The health of several coral reefs around the world has improved
over the past few years, but overfishing still poses a major threat
to reefs, according to a recently released study by the Reef Check
program at UCLA.
Reef Check, a non-profit organization started in 1996 by UCLA
visiting professor Greg Hodgson, at the Institute of the
Environment at UCLA, is run by volunteer scientists who train and
lead teams of volunteers in surveys of coral reefs.
Among the many findings released in its study, Reef Check found
that marine-protected areas in developing countries showed signs of
an increased number of fish in coral reefs from previous years the
study was done.
But the study also found that the global mean of hard coral
cover was a mere 32 percent, with only 34 reefs showing more than
70 percent hard coral cover and none higher than 85 percent. The
results also indicate that coral reefs are negatively impacted by
The results were gathered by more than 5,000 volunteers who took
part in monitoring some 1,500 reefs in more than half of all coral
reef countries. In order to ensure that the data gathered could be
standardized, Hodgson developed a protocol designed specifically
All volunteers must undergo a training program designed by Reef
Check. On a reef dive, all dive teams must be led by a marine
scientist who oversees collection of the data. Hodgson also has
quality assurance checks for the data, and rejects data that
doesn’t meet Reef Check’s standards.
“By limiting the IDs to ecologically and economically
valuable species, we reduce chances of error,” Hodgson said.
“We’re asking them to identify 20 key ecological
indicators of coral reef health.”
Hodgson, who runs the program from his office in Hershey Hall,
originally started the Reef Check program to develop a better
understanding of the health of coral reefs around the world.
Coral reefs are considered the rainforests of the sea. They also
provide food for 100 million coastal people, protect coastlines and
are a source of new medicines.
“We had indications that there were problems on the
reefs,” Hodgson said. “Everywhere we looked, coral
reefs were in bad shape, so we said there was a coral reef crisis
in coral reef health.”
From the data, Hodgson concluded that the biggest problem coral
reefs face today isn’t pollution or sedimentation, as
scientists previously thought. Instead, it’s overfishing.
“Overfishing is destabilizing reefs because predators have
been fished out, and they’re down to herbivores, and the
whole system has destabilized,” he said. “(It’s)
an under-recognized problem, but if you look at a map, more reefs
are in developing countries where people depend on them for food,
not near cities where pollution is a problem.”
Reef Check has partnerships with volunteers, government agencies
and businesses in developed and developing countries all over the
Two such volunteers are Mike and Nora Ross, who work with Reef
Check through their dive shop on Cebu, an island in the
Philippines. Their dive shop offers discounted dive course and Reef
Check training to select locals to get them directly involved in
surveys and conservation efforts.
“The only way (to raise awareness) is to give local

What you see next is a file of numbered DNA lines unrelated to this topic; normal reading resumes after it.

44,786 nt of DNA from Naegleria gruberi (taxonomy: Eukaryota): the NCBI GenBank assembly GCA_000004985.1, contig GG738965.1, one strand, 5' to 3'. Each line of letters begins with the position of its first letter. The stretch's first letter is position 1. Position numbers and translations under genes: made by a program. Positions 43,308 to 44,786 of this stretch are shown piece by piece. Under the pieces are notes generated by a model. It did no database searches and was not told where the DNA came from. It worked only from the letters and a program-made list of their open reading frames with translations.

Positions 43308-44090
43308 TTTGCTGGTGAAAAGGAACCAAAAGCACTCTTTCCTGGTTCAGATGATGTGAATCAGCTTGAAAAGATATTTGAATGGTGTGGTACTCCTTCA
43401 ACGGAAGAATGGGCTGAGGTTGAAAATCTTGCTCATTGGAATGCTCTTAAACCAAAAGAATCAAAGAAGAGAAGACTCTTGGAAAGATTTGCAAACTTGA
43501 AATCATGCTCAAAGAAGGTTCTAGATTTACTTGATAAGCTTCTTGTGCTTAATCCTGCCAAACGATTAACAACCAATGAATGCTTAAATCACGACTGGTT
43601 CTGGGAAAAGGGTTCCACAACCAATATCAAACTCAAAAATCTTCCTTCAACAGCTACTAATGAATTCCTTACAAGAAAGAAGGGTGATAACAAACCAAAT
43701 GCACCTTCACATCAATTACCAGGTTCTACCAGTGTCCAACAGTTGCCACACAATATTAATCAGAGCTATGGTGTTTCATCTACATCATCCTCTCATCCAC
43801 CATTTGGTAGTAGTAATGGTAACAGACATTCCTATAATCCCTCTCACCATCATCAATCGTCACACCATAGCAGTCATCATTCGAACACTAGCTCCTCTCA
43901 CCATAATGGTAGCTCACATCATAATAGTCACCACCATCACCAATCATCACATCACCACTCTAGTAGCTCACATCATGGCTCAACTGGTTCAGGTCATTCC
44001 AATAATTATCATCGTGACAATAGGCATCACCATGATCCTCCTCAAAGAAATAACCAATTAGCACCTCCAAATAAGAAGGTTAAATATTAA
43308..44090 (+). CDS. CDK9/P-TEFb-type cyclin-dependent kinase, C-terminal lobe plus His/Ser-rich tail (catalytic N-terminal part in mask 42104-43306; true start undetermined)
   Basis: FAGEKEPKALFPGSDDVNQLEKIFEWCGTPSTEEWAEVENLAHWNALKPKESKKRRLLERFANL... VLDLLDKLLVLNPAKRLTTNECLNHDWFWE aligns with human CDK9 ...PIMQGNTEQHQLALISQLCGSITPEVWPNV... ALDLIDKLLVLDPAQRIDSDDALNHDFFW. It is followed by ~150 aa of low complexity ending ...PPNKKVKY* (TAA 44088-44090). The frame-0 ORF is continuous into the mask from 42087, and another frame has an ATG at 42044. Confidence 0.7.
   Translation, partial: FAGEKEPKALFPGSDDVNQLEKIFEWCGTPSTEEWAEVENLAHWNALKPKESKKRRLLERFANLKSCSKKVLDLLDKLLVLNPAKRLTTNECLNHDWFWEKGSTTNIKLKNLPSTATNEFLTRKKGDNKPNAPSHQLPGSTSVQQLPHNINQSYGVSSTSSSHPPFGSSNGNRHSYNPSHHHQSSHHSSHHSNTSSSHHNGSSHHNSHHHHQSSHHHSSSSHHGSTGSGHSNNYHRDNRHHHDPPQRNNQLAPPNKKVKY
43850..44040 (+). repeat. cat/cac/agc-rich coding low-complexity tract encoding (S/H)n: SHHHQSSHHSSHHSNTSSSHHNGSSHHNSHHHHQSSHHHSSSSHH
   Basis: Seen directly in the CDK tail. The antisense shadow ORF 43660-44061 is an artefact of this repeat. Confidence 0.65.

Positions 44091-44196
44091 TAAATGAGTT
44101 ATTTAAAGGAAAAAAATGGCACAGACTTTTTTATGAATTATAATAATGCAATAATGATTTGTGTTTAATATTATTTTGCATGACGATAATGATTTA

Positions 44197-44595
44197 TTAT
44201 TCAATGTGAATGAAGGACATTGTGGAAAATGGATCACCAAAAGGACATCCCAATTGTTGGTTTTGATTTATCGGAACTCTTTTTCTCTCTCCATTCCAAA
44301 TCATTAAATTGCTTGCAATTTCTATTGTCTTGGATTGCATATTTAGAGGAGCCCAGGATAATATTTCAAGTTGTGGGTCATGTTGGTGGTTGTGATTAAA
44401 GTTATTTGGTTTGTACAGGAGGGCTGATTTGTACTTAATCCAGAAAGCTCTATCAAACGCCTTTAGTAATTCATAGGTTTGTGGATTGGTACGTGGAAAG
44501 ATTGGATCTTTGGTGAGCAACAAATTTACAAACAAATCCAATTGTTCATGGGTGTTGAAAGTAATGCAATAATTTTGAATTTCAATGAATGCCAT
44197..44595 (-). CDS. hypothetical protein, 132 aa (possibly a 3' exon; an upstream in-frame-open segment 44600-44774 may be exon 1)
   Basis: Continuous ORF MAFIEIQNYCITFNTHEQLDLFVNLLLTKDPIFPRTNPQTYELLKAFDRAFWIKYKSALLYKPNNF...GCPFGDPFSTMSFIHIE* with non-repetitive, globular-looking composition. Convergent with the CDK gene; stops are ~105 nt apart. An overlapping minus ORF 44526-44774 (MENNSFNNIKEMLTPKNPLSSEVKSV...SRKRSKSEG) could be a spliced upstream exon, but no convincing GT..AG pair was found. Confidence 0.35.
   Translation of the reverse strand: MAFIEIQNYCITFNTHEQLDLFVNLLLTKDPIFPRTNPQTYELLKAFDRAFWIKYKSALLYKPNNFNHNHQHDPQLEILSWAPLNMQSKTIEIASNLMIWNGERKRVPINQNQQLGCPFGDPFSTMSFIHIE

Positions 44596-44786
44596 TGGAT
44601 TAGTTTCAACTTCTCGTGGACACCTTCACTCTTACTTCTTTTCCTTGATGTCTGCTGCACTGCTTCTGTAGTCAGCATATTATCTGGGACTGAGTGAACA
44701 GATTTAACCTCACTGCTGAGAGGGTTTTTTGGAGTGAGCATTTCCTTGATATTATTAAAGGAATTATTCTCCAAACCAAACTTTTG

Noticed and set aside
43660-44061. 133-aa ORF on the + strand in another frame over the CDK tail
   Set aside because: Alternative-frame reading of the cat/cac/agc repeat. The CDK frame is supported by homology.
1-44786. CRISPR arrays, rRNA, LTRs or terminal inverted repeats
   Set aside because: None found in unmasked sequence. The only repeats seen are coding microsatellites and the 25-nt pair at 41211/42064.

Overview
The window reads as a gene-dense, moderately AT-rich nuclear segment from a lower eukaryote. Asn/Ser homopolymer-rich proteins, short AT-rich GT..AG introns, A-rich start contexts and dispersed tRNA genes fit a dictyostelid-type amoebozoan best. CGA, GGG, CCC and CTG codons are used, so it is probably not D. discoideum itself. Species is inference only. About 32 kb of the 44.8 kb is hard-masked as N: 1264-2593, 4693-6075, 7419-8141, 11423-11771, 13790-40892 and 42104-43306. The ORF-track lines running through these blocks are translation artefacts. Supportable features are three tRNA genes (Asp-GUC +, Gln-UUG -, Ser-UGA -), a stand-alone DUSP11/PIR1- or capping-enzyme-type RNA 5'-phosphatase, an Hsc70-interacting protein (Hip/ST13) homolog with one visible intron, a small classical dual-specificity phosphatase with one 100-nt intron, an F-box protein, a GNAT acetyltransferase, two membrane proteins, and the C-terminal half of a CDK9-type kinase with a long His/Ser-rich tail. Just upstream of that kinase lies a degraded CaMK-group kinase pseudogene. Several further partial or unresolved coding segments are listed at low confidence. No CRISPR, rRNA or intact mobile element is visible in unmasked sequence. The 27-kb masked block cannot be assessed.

communities the tools to go out and do it themselves,”
Hodgson said. “Our main purpose is to try and direct the
funds to help train local people to give them a feeling of
stewardship over the reefs so they’ll manage them better in
As a result, the island of Cebu, whose reefs had previously
declined as a result of dynamite and cyanide fishing, now benefits
from a thriving fish population and the tourism dollars the reefs
“You have to give people a personal link to their
environment ““ to have an economic and public health interest
it (the coral reefs),” said Lena Maun, program manager for
Reef Check and a graduate student of environmental health sciences
in the Public Health Department at UCLA. “That’s what
Reef Check really supports ““ the idea that it’s your
Maun, who has led a training dive of 10 volunteers to the U.S.
Virgin Islands, believes the program has been successful in
attracting people from all backgrounds.
“The volunteers ranged from 17-65 years old, while they
didn’t know much about their environment, they were all there
to learn more and they were all surprised by how much they could
learn from being in the water for 10 days,” Maun said.
Future plans to expand Reef Check involve setting up an
interactive Web site where dive teams can input and access data for
each reef remotely. Hodgson also has plans in the immediate future
to set up California Reef Check, noting that overfishing has led to
19 species of fish being banned in California.
For now, Hodgson will bring the Reef Check study with him to the
World Summit for Sustainable Development in Johannesburg, South
Africa. Among the 60,000 people in attendance will be presidents,
government ministers and other influential leaders from countries
around the world.
“Our goal is to raise public awareness and try to get the
governments to collaborate with us to implement these very simple
solutions which are incentive-based, giving them an economic
alternative to just destroying a reef,” Hodgson said.
“They ultimately will have to set up legislation and at least
partial funding to make sure everything goes through.”
On the Web: www.reefcheck.org.